Life and Family

Doing Your Job


The Tax Man Cometh

by Jim Park

With the few days left in 2001, it might be wise to have a good look at how you plan to address your meal expense claims for the past year. You can always rely on the old standby TL2 form, claiming 50% of the $33.00-per-day meal deduction that the Canada Customs and Revenue Agency (CCRA), formerly Revenue Canada, thinks is reasonable -the way we've always done it. Or, you can do what Don Wilkinson did, and claim whatever you think is reasonable.

In case you missed the March 2001 issue of highwaySTAR Magazine where we reported on Wilkinson's victory in tax court, the option to claim more than $33.00 per day does exist - and always has - but nobody ever thought to use it. Wilkinson went to court in August 2000 and got the second highest tax judge in the country to agree with him. He felt, correctly, that 50% of $33.00 per day isn't a reasonable meal allowance for a truck driver, especially one who spends a great deal of time south of the border. He couldn't find any specific reference to the figure $33.00 in the Income Tax Act, so when he prepared his 1997 tax return, he decided to claim $40.00 per day instead.

"I just do not see $33.00 per day as being nearly what I would call reasonable in the circumstances," Judge Sarchuk said when rendering his decision. "I am going to allow the appeal."

Quoting from the act, Judge Sarchuk said, "A section of the Act provides, as I read it, that the amount shall be deemed to be 50% of the lesser of the amount actually paid or an amount that would be reasonable in the circumstances."

Since March, we've received hundreds of inquiries about the story and Wilkinson's victory. It was a ground-breaking decision in that it raised the issue of what actually is reasonable. The provision to use an amount deemed "reasonable in the circumstances" doesn't beg any particular definition, it just speaks to using a "reasonable" - or maybe "sensible" - figure.

Wilkinson's decision to use what he considered a reasonable amount was challenged by CCRA, but he won. Several other claimants have since scored significant victories in the appeals of their reassessment hearings as well. We documented two in the September, 2001 issue of highwaySTAR Magazine.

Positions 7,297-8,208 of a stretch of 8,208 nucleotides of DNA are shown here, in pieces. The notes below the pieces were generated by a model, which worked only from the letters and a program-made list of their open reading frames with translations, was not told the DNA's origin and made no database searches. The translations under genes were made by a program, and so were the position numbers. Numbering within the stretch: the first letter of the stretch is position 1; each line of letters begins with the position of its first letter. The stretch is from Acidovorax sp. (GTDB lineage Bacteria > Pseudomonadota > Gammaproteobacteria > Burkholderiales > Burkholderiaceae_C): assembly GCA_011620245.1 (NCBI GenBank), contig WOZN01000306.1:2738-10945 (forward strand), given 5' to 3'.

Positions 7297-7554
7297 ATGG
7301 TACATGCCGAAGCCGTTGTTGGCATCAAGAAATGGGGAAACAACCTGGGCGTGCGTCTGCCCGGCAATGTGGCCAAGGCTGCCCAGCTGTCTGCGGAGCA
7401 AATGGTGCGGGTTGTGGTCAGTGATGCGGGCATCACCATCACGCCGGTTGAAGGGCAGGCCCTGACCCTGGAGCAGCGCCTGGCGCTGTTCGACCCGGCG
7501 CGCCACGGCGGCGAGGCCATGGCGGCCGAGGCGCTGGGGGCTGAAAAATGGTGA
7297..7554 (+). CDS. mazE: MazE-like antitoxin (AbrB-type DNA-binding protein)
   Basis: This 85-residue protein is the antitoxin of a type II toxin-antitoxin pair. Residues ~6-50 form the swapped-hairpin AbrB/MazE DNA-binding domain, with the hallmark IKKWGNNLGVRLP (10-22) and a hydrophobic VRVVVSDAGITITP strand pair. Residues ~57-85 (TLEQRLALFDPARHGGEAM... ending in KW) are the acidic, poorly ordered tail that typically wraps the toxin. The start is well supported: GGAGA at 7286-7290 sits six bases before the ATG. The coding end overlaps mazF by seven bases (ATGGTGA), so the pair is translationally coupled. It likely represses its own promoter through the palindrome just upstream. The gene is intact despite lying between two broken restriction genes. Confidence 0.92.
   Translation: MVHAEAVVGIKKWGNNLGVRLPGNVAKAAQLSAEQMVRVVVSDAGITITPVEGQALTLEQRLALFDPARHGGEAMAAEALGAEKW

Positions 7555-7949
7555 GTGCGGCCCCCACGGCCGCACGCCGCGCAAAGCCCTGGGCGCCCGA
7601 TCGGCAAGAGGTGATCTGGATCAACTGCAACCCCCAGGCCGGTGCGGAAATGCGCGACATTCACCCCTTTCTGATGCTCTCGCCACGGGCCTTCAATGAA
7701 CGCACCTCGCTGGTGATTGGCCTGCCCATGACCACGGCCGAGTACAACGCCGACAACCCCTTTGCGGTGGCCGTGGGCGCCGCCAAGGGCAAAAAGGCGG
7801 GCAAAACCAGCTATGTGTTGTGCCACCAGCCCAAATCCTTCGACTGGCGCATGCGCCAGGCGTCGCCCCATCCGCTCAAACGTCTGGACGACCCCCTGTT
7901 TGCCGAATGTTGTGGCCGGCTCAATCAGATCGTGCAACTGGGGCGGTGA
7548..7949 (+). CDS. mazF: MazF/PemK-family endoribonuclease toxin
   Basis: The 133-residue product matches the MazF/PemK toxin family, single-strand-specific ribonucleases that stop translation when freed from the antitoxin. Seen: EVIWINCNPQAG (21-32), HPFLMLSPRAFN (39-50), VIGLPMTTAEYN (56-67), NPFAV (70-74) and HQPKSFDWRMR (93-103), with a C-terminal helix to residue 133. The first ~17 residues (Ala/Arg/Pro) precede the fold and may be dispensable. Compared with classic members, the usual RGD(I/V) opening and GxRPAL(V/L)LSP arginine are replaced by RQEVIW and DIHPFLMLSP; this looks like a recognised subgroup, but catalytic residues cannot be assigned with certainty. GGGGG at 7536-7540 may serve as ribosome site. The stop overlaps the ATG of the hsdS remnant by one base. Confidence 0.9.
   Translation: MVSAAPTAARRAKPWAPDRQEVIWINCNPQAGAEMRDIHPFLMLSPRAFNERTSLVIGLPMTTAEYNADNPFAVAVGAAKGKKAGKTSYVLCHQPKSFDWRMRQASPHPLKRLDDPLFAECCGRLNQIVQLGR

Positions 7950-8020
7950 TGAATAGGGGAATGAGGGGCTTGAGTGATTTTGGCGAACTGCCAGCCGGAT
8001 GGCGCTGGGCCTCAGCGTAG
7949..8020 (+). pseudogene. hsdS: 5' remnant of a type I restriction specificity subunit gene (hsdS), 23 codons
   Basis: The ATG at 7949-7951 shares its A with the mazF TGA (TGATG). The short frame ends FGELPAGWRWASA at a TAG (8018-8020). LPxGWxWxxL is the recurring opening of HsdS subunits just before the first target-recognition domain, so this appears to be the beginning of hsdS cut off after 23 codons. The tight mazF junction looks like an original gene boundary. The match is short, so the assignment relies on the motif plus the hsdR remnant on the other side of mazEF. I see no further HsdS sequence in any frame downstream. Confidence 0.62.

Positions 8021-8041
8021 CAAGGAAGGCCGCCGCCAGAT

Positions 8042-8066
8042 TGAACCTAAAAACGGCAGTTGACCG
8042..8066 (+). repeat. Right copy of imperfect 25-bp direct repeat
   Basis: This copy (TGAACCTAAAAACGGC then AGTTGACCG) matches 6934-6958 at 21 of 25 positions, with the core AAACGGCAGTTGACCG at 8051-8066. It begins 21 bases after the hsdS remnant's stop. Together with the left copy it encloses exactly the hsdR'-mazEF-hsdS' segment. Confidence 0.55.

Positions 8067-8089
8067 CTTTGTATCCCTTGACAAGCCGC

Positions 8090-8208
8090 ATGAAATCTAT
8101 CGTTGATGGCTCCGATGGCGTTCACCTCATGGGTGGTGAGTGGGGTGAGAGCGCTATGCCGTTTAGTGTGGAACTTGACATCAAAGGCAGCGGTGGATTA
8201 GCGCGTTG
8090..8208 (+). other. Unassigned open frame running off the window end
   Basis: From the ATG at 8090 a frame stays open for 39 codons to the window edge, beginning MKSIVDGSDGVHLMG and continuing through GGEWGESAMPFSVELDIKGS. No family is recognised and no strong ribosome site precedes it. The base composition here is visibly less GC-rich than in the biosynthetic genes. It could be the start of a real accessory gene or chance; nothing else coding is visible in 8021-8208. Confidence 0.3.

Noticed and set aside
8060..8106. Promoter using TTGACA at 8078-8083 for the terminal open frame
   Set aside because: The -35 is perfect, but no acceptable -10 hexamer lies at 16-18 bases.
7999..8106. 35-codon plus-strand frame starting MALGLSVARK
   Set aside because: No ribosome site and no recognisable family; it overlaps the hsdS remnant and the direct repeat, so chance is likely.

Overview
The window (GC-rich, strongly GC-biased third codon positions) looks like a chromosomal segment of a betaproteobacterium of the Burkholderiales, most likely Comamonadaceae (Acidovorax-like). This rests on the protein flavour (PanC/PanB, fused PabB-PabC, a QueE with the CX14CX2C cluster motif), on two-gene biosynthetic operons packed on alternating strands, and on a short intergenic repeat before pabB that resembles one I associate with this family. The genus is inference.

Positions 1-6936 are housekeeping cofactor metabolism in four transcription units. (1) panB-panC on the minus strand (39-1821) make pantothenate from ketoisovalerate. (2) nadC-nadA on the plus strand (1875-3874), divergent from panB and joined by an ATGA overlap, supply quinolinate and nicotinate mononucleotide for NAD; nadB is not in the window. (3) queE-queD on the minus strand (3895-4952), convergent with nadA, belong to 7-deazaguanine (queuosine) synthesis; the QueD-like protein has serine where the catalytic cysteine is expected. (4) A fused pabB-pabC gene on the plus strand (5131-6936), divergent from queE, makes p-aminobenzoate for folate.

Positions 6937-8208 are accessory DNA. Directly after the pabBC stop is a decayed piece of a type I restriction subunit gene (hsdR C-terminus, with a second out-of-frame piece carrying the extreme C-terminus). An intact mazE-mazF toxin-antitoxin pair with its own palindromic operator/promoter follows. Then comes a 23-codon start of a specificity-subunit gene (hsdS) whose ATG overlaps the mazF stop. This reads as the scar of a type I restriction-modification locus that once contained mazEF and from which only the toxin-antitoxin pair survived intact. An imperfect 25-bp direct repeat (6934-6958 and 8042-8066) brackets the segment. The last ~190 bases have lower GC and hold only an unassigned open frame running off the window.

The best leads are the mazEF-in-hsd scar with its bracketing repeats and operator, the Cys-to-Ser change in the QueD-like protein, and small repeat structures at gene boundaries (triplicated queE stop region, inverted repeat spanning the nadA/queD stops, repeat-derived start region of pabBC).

In taking this course of action, taxpayers need to be aware that there are risks, minimal though they are. You may be audited, but what the heck, if you've been honest all along, what have you got to lose? CCRA has already had several challenges, a la Wilkinson, and they've lost.

Part of what's involved here is challenging the difference between an Information Circular and actual legislation. When Wilkinson challenged the $33.00-per-day provision, he asked CCRA's counsel where in the Income Tax Act was the reference to $33.00 being the accepted amount available to transport employees to claim as a meal deduction. It's not there. Judge Sarchuk couldn't find it, nor could CCRA counsel.

The information circular, form 73-21R7, can be found in the Income and Expense guide, but as the judge pointed out, it's just a guide. The figure of $33.00 doesn't appear anywhere in the Income Tax Act, and therefore shouldn't be considered as a limit when claiming meal expenses.

You're going to run into bookkeepers and tax preparers who aren't inclined to believe what you're reading here, and won't be too willing to challenge the age-old norm of $33.00. Ask yourself who the tax preparer is working for, CCRA or you?

But don't take our word on this; we have a downloadable copy (in PDF format) of the transcript of the Wilkinson case, or we can send you a printed copy of the transcript for $10.00, to cover copying, postage and handling. Just send your cheque to this address: HighwaySTAR, 130 Belfield Rd., Etobicoke, Ont., M9W 1G1. We'll get them in the mail right away.

In the meantime, sharpen up your pencils and get ready to save yourself a pile of money on your meal deduction claims this year. We're starting a letter-writing campaign to explain the difference between the cost of doing business and the cost of living to the crowd on parliament hill.

What's Reasonable?

In the pursuit of an acceptable definition of what is reasonable, you might want to use the same Treasury Board of Canada guidelines that government employees use when they travel. We found them on the government's internal information server, Publiservice, under human resources publications, appendix C - Meals and allowances (effective October 1, 2022). You can find them on-line here.

Treasury Board Meal Allowance Guidlines
Breakfast $10.60
Lunch $10.35
Dinner $29.05
Incidentals $11.50
Total $61.50

The additional $11.50 per day for incidental expenses covers just about anything they can't get a receipt for, such as tips, pay phone useage or parking meters. These figures represent a tax-free allowance called a per-diem. They aren't forced to claim this against their taxable income the way truck drivers are. Regardless, if Treasury Board thinks that $61.50 is "reasonable" for government employees, then maybe CCRA needs to be convinced that the same figure is reasonable for truckers. And, while traveling south of the border, government employees are allowed the same $61.50; but in American dollars.

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